Who Is Johnny Eric Williams? New Details On The Professor Who Thinks 'Whiteness Is Terrorism'

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Who Is Johnny Eric Williams? New Details On The Professor Who Thinks "Whiteness Is Terrorism"
Johnny Eric Williams was just living his life as a professor at Trinity College in Hartford, CT, when he sent out a tweet on Easter Sunday that earned him both backlash and headlines.

So, who is Johnny Eric Williams?

1. He doesn’t like Barack and Michelle Obama.

Prior to creating a firestorm of controversy with his “whiteness is terrorism” tweet — on Easter Sunday, no less — Johnny Eric Williams came under fire for his rather offensive criticism of President Barack and First Lady Michelle Obama. According to the Hartford Courant, Williams called the pair “white kneegrows” who “needed a lot of therapy and a good old-fashioned ass-kicking.” He also said that the duo “posed a danger to society.” Naturally, his comments caused an outcry amongst the community, who called for Trinity College to terminate their relationship with him. Sixteen students withdrew their enrollment, and the college lost more than $200,000 in donations.

Despite the growing backlash, however, Trinity College stood behind the controversial professor. “They also contradict our fundamental institutional values and run counter to our efforts to bridge divides and to promote understanding, both among members of our college community and between us and members of communities beyond our own,” said Trinity College President Joanne Berger-Sweeney.

Johnny Eric Williams is no stranger to controversy. 

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2. He got in serious trouble for his comments back in 2017.

While Trinity College may be backing Johnny Eric Williams for these latest comments, they didn’t always do so. In fact, according to Inside Higher Ed, he made comments back in 2017 that were so controversial and offensive, he was suspended with pay pending a thorough review. While some in the academic community claimed that Williams was being “targeted” and was, in fact, the victim in this case — and that his suspension was a threat to academic freedom — the university stood by its decision, especially since he made a public proclamation about “letting them [expletive] die.”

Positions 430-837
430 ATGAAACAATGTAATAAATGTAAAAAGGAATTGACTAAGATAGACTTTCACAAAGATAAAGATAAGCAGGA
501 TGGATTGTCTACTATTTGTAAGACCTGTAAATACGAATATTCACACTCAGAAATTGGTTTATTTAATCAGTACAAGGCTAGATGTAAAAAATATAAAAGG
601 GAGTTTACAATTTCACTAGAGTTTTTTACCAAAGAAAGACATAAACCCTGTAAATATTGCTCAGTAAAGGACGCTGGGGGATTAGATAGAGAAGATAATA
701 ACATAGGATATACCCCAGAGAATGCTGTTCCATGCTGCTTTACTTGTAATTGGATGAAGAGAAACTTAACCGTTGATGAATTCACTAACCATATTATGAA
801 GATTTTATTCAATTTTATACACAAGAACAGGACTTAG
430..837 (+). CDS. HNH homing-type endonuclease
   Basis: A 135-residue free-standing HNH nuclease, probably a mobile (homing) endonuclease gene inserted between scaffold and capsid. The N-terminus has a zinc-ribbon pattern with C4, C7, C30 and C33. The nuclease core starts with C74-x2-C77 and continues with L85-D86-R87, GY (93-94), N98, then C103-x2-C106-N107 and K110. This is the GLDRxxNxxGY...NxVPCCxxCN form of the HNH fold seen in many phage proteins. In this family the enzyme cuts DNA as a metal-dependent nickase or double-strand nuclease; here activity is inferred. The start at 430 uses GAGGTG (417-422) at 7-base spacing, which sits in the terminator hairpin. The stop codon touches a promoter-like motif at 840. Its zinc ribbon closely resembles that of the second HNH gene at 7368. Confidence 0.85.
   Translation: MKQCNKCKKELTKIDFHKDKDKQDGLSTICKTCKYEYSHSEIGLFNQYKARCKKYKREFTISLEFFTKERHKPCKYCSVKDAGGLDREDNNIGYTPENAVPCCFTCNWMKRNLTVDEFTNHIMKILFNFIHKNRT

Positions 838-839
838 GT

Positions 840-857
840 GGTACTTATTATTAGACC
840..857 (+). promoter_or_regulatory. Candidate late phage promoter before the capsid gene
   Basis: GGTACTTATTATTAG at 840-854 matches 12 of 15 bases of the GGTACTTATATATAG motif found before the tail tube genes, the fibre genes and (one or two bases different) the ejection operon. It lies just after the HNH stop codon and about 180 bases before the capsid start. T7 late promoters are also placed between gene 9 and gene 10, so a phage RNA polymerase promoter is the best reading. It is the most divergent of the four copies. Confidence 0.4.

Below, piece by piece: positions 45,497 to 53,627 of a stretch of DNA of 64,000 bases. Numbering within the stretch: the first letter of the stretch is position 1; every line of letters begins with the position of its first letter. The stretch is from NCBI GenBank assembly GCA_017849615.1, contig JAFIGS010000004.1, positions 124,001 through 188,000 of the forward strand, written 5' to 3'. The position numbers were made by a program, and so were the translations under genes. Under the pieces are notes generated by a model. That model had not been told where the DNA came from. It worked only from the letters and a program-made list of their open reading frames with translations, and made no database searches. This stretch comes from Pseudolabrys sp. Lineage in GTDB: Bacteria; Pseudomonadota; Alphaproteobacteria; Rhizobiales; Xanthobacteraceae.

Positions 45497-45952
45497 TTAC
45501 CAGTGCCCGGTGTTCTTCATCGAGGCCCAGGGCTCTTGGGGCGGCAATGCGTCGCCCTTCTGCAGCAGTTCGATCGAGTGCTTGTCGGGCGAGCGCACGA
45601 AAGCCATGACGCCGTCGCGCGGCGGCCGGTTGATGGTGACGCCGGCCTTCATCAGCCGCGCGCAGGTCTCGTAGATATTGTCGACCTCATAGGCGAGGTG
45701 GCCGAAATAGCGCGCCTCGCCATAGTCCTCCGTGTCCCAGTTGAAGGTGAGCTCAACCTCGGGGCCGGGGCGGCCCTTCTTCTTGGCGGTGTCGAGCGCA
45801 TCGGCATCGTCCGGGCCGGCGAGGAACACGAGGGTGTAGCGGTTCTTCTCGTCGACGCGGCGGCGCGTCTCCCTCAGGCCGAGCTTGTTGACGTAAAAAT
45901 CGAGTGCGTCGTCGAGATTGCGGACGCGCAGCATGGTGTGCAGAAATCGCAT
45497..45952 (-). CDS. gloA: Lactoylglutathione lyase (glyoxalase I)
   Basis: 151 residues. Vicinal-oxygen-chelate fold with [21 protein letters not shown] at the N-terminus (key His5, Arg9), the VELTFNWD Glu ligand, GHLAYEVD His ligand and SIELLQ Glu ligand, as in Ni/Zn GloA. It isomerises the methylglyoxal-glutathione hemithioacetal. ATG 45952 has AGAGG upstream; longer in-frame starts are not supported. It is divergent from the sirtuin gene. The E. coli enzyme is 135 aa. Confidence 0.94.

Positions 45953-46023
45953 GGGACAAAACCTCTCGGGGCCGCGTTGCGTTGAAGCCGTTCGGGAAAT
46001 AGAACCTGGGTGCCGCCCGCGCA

“The principles that underlie this particular set of events go far beyond the actions of any one person. These involve principles that concern how we think about academic freedom and freedom of speech, as well as the responsibilities that come with those fundamental values,” said Berger-Sweeney at the time of his suspension, clearly singing a different tune than the one she would sing two years later. “Our roles in and relationship to social media and the public sphere are complicated. We must be able to engage in conversations about these difficult and complex issues, and Trinity College and other places like it are precisely where such conversations should occur.”

Johnny Eric Williams is a tenured professor at Trinity College, making his "firing" nearly impossible.

3. When he came back from suspension in 2017, he was tenured as a professor.

Despite the fact that his controversial comments earned him death threats and suspensions from his employer, Johnny Eric Williams received tenure from Trinity College, according to his LinkedIn page. This move drew a lot of controversies, too, because a professor who is tenured can almost never get fired, barring a rather egregious breach of protocol that actually falls along the lines of a crime.

Additionally, tenure is often seen by professors as “job security,” since a position with tenure isn’t dependent on what they say or what they publish.

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4. You either love him or you hate him.

The website RankMyProfessor.com has long been a repository for students to gather their thoughts on particular professors at different colleges. This will give potential and current students first-hand insight as to what they can expect from a class and its professor.

While most professors fall in the middle range — with students having “average” positions on their teachers — Johnny Eric Williams is not “most professors.” His students either love him for being “refreshing” or hate him for “going on rants.”

We’re quite confident this isn’t the last we’ve heard of Johnny Eric Williams.

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Bernadette Giacomazzo is an editor, writer, and photographer whose work has appeared in People, Teen Vogue, Us Weekly, The Source, XXL, HipHopDX, The Los Angeles Times, The New York Post, and more. She is also the author of The Uprising series. Find her online at www.bernadettegiacomazzo.com and www.longlivetheuprising.com.